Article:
Turns out Dr. Who fell asleep leaning up against a wall or something while on vacation, so Ian tells the boss white guy to wake him up.  The rebels pass out weapons and Vickie takes one of them back to the museum to find her friends.  Despite even more gas, Barbara and her rebel dude wake up and keep going, wtf?  Oh goddamn it, their passing out last episode was just a time-waster to ratchet up tension, wasn’t it?  This programme is the worst.  

Is it over yet?

Dr. Who finally wakes up and the bad guard does a terrible job of trying to rush Ian.  Dr. Who gets to use the word “alacrity” and is getting some fine indignation on and spouting more “Mmm?”s than Yoda when Ted Cruz and two more guards come back and knock out Ian.  The guard outside the museum by the Tardis listens through a door to the Residents playing some more off-key piano music and then captures Barbara and her rebel as they get out of the fumes.  But then Vickie and her rebel dude kill the guard!  But then Ted Cruz and another white guy kills both rebel dudes and capture Vicki and Barbara!  Maybe this episode was trying to make up for all the dull moments in the previous three?  Anyways, one of the dead rebel dudes sprawled out on the ground has the most unlikely death pose you’ll ever see on this programme, which is saying something.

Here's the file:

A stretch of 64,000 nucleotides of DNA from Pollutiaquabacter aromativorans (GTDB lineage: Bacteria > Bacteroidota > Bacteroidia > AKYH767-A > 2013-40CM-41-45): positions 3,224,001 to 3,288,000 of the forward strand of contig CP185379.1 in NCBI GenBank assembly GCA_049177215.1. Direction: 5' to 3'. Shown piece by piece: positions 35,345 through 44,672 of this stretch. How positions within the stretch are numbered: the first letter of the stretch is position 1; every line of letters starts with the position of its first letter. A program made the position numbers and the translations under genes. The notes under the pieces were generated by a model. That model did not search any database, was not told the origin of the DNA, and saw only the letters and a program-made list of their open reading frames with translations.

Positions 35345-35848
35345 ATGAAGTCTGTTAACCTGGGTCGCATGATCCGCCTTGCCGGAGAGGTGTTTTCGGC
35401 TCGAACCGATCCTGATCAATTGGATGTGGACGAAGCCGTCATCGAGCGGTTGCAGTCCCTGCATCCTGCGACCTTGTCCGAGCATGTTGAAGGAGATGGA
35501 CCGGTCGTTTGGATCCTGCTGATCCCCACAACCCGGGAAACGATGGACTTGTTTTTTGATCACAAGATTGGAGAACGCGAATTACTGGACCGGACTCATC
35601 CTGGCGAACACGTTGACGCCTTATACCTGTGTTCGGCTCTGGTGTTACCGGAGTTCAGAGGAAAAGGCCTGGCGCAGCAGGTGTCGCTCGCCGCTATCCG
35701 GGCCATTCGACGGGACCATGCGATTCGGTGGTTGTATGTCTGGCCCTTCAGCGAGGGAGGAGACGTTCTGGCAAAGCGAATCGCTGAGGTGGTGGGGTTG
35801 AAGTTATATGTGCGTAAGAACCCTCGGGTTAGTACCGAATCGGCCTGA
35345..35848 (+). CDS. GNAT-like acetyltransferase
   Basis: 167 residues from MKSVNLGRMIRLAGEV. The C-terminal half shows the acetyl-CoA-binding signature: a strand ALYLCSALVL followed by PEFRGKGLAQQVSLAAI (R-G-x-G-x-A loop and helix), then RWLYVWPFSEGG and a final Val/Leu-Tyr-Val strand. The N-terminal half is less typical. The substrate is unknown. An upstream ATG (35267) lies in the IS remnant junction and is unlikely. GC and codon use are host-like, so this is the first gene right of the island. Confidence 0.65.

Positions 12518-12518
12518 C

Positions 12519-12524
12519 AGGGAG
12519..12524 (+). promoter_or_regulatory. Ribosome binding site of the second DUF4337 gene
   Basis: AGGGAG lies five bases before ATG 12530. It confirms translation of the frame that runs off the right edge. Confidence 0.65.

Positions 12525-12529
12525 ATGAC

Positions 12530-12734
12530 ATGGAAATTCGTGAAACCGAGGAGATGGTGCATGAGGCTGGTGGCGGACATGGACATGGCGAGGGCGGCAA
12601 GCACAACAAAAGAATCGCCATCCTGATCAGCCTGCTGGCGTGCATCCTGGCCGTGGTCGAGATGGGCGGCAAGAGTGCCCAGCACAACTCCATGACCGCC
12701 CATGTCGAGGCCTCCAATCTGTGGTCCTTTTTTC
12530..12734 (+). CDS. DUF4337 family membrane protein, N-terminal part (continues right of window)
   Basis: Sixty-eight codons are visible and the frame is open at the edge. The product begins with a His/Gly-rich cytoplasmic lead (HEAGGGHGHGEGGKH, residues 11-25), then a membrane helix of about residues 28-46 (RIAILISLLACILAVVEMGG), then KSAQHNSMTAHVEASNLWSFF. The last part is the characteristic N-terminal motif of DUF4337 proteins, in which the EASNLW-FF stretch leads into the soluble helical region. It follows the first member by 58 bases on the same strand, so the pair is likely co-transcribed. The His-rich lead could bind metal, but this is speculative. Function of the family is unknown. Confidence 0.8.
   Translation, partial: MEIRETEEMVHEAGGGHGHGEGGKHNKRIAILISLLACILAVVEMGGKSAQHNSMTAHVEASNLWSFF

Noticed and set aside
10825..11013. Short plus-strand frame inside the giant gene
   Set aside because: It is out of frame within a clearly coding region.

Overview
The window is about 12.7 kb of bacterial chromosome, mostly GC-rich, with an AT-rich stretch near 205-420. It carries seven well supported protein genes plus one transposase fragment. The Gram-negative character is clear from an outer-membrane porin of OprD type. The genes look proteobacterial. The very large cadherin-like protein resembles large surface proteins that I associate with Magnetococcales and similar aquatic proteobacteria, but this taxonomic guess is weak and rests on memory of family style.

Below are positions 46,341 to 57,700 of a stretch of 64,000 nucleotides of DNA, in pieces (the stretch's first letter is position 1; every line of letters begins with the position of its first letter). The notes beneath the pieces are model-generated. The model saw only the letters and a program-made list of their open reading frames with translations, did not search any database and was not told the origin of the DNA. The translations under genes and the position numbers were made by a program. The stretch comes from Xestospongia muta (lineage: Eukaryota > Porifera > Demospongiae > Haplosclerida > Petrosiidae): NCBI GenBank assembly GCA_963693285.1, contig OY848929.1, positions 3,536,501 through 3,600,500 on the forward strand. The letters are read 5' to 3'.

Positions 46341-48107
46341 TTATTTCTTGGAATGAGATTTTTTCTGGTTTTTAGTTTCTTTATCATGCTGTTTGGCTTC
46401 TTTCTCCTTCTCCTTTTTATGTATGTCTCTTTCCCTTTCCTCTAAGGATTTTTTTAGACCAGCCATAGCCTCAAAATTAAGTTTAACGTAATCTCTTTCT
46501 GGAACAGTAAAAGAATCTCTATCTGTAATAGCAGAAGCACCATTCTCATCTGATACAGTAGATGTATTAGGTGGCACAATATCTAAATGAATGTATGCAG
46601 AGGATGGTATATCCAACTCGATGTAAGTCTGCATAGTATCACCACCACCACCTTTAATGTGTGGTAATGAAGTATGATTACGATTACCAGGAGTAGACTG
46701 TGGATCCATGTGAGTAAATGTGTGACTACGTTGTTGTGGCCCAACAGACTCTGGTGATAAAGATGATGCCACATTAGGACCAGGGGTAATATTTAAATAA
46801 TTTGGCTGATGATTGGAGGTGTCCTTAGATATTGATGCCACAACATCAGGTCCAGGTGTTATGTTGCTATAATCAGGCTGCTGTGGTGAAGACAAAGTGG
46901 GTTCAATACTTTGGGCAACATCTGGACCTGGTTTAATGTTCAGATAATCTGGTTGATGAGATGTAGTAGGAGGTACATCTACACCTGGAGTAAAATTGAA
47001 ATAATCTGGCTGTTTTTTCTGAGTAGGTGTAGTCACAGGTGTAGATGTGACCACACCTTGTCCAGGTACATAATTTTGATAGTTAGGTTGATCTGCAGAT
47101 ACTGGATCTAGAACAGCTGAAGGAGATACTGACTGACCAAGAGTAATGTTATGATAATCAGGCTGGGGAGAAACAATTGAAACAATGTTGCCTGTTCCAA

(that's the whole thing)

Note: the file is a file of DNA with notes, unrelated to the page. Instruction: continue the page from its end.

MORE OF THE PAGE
This guy really earned his three pounds four for the week!

The boss white guy can’t get his electric bricks to work.  So now everyone, Dr. Who, Ian, Barbara and Vicki are all in a cell somewhere and worried they’re gonna get tubed.  Ian gets pissed and fucks up some device.  The boss white guy starts to pack his papers into a lunchbox as the revolution Vickie started grows nearer, and tells Ted Cruz to kill the Tardis crew.  Fortunately the rebels guys show up and kill the boss and Ted Cruz instead; seeing this, Dr. Who chuckles and says “the future doesn’t look too bad after all, hm?”